|S. Austin Allibone, comp. Prose Quotations from Socrates to Macaulay. 1880.|
| To dread no eye, and to suspect no tongue, is the great prerogative of innocence: an exemption granted only to invariable virtue. But guilt has always its horrors and solicitudes; and, to make it yet more shameful and detestable, it is doomed often to stand in awe of those to whom nothing could give influence or weight, but their power of betraying.|
Dr. Samuel Johnson: Rambler, No. 68.
| How many bitter thoughts does the innocent man avoid! Serenity and cheerfulness are his portion. Hope is continually pouring its balm into his soul. His heart is at rest, whilst others are goaded and tortured by the stings of a wounded conscience, the remonstrances and risings up of principles which they cannot forget; perpetually teased by returning temptations, perpetually lamenting defeated resolutions.|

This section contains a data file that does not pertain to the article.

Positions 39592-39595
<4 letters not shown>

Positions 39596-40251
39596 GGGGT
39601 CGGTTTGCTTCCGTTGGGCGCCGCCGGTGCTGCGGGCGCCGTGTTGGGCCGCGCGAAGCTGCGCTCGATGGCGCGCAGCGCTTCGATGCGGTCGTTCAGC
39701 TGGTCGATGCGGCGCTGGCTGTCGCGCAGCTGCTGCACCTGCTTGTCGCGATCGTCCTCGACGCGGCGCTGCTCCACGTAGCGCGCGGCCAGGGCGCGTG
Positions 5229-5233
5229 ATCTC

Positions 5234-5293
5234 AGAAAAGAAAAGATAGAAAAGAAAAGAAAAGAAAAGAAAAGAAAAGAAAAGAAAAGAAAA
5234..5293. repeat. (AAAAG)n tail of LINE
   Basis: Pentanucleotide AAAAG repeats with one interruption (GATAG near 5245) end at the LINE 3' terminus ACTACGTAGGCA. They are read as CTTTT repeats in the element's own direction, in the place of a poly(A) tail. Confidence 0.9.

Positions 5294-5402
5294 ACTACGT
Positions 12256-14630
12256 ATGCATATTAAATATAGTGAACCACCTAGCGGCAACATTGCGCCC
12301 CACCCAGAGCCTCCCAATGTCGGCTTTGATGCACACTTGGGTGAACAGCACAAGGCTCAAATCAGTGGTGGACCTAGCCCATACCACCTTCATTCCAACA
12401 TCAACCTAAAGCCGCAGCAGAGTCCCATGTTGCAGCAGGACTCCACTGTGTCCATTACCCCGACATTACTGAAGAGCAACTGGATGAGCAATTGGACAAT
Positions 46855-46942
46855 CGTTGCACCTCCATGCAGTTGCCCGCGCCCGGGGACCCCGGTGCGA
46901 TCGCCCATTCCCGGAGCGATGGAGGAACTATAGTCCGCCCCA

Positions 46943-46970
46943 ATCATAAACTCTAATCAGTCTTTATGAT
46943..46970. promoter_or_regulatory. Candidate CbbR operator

| An innocent nature could hate nothing that was innocent: in a word, so great is the commutation that the soul then hated only that which now only it loves, i.e., sin.|